(If I had a job, this would be my sermon tonight.)
Jesus holds up a loaf of bread in front of his faithful, fearful followers and says loudly, “This is me. Take and eat it.”
The waiter approaches your table and asks, “Would you like to hear tonight’s specials?” “Sure, hit it,” we reply. “Well, we have a loaf of bread on a platter, slices of bread cut up into small pieces and our specialty is one piece of rye, toasted for that extra taste.” You’d leave the restaurant wondering what just happened.
It’s the second, third or fourth addition to a meal: bread. Bread is the extra that accompanies your plate’s meal. A little butter on it and you’re all set to enjoy your meal with a small piece of it on the edge of your plate.
Bread. Is it an after-thought or is it that assumed addition that completes any meal? The most basic of all foods is the one Jesus chooses to be himself. A more gifted preacher chose an entree as his(her)self because that way their importance would be the main course. In our U.S. culture bread is an afterthought, an “Oh, I almost forgot to put the… out,” statement.
Jesus holds up his glass of wine and announces to the those still wondering about the “bread thing” and says, “I am the wine.” “Now, your talking,” says the gadfly, bunch of fishermen, a tax collector, and the traitor. The wine of lifting spirits and saying things you wouldn’t say at work. That’s the power of wine.
Bread absorbs and wine exudes. Together they make for a wonderful meal. Jesus makes the two himself combining those two verbs into one. We need to absorb constantly in our wild culture of images and words and then release the best of us in our words and actions.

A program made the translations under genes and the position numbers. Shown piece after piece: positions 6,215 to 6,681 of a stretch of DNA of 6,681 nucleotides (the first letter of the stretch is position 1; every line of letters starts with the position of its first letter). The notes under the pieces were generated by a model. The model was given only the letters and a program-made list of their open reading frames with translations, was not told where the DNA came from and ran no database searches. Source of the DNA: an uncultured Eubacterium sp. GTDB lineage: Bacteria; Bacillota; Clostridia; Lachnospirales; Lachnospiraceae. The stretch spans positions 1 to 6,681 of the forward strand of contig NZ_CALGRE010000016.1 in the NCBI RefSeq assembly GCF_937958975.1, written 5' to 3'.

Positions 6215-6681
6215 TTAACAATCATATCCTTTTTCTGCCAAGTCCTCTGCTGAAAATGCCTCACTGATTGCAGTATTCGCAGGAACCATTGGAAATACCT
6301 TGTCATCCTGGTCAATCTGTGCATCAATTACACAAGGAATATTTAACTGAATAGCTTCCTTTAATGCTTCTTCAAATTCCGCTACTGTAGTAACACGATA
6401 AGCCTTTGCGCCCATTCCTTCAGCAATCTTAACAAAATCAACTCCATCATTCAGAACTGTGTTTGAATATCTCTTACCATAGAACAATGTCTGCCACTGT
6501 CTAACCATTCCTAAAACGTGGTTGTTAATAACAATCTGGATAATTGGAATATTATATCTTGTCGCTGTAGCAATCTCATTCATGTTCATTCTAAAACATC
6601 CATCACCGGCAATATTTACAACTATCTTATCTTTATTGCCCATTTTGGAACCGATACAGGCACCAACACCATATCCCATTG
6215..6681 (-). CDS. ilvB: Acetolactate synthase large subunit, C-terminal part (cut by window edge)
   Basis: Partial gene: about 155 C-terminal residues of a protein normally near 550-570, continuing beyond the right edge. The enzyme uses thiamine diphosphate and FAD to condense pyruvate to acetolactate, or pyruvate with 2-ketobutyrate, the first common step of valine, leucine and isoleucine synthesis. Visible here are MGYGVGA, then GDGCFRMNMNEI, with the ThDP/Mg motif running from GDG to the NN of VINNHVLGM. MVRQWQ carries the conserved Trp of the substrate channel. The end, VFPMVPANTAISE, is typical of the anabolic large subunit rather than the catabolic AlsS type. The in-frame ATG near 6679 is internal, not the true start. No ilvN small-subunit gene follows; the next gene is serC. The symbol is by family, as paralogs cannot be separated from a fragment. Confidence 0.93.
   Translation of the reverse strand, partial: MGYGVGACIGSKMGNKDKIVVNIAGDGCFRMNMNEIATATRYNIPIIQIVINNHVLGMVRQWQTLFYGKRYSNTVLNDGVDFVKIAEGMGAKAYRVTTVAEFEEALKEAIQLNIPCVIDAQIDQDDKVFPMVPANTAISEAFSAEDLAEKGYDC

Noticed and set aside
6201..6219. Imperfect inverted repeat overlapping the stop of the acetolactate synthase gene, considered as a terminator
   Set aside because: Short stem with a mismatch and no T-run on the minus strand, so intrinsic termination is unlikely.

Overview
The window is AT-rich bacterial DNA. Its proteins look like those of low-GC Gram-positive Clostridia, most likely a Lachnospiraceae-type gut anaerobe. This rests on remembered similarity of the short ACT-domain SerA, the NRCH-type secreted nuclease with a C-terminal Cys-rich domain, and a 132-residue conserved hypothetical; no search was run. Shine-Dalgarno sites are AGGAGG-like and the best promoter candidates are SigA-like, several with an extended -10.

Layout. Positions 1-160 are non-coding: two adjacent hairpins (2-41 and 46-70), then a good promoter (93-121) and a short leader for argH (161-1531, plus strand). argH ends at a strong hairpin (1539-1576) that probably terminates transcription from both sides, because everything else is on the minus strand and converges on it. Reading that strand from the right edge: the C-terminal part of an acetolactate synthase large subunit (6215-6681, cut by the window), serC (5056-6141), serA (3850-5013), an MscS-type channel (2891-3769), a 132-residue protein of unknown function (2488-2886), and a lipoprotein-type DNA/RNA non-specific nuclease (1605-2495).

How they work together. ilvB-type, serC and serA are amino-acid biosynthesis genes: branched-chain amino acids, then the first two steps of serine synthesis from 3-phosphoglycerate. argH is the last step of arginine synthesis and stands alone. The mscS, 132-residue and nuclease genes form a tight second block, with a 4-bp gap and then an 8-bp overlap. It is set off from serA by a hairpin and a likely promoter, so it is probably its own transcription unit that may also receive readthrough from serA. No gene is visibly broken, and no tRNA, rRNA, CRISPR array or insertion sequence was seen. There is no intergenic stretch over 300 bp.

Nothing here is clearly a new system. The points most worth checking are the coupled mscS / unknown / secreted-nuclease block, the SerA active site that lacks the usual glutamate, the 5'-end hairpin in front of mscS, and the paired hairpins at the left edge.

Jesus chose the basics to make them prominent. Jesus chose the essentials to make them essential.
Holy Thursday is about returning and retrieving life’s basics – humbling service to others (washing feet?!), and those two lifted things that Jesus lifted up to become extraordinary: bread and wine.
Could that “bread and wine” be our lives? I wonder. Stay tuned because tomorrow is Good Friday and what’s so “good” about it?
Books by Fr. Joe Jagodensky, SDS.
Available at Amazon.com:
“Soulful Musings,” reflections on the Catholic Church and American culture
“Living Faith’s Mysteries,” reflection on the Christian seasons of
Advent, Christmas/Lent, Easter
“Spiritual Wonderings and Wanderings,” reflections on the Catholic Church and American culture